Coup D'État of 1808
Coup D'État of 1808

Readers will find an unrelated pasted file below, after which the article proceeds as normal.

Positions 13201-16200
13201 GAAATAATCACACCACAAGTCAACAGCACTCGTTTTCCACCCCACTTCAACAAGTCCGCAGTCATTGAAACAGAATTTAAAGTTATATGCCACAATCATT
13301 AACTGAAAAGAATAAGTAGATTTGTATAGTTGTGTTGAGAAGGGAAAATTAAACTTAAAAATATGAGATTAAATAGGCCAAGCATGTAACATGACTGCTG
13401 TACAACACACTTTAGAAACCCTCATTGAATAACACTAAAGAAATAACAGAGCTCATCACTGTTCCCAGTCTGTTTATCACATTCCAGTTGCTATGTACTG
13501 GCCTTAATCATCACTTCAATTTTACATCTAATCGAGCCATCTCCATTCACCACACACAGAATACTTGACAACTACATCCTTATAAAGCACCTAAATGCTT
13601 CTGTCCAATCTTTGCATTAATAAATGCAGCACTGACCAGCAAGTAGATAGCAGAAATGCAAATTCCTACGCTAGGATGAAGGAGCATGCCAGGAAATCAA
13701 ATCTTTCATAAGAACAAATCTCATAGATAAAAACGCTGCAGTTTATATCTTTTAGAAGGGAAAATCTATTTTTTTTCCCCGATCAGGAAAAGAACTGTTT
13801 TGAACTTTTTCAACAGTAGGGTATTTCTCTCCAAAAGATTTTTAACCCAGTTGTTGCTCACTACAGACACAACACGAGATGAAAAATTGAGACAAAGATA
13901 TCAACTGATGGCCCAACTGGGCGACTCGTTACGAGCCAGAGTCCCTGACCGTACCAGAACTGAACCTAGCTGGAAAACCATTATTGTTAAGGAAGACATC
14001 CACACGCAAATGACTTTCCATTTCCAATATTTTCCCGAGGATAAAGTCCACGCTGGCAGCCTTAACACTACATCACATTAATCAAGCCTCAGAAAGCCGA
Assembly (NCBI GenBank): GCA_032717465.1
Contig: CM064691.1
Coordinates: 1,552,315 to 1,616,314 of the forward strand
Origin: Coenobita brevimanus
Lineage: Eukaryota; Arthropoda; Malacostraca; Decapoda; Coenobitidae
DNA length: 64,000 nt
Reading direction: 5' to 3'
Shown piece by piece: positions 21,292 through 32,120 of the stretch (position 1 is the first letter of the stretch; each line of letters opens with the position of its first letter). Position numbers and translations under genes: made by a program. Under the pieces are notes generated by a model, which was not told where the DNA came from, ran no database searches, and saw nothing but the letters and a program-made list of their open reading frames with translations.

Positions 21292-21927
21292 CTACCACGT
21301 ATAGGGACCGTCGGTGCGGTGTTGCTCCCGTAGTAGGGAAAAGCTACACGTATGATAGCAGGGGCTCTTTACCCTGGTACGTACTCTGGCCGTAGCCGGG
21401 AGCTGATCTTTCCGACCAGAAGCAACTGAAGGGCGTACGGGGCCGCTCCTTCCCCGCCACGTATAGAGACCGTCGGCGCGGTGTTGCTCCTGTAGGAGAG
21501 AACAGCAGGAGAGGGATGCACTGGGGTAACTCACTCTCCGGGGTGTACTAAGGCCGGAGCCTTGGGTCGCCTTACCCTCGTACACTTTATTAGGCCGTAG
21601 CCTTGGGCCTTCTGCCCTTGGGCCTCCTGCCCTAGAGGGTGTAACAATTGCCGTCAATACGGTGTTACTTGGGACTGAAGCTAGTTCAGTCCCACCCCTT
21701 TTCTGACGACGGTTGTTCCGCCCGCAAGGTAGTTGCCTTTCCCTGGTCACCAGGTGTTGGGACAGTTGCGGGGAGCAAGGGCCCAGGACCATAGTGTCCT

When in July 1808, news reached Mexico City that the Spanish kings had abdicated in favor of Napoleon, the Ayuntamiento of Mexico proposed establishing a junta to govern until an assembly of cities was convened. The creole sectors of Mexico City backed this proposal but, fearful that such action could affect its interests and those of peninsular Spaniards, the Audiencia of Mexico proposed instead recognizing one of the juntas formed in Spain. Viceroy José de Iturrigaray, who backed the ayuntamiento, held several meetings to discuss its proposal, in which the positions of the two groups became radicalized. To prevent the creation of a governing junta, the audiencia encouraged a coup d'état. On the night of 15 September 1808, Gabriel de Yermo, at the head of 300 peninsular Spaniards, arrested the viceroy. They also detained several members of the ayuntamiento, as well as other autonomists. The audiencia and the new viceroy, Pedro Garibay, justified the coup by claiming it was based on popular demand, but they convinced no one. Thereafter, the colonial regime lost legitimacy, and the conflict between criollos and peninsulares became more acute until it erupted into armed struggle.
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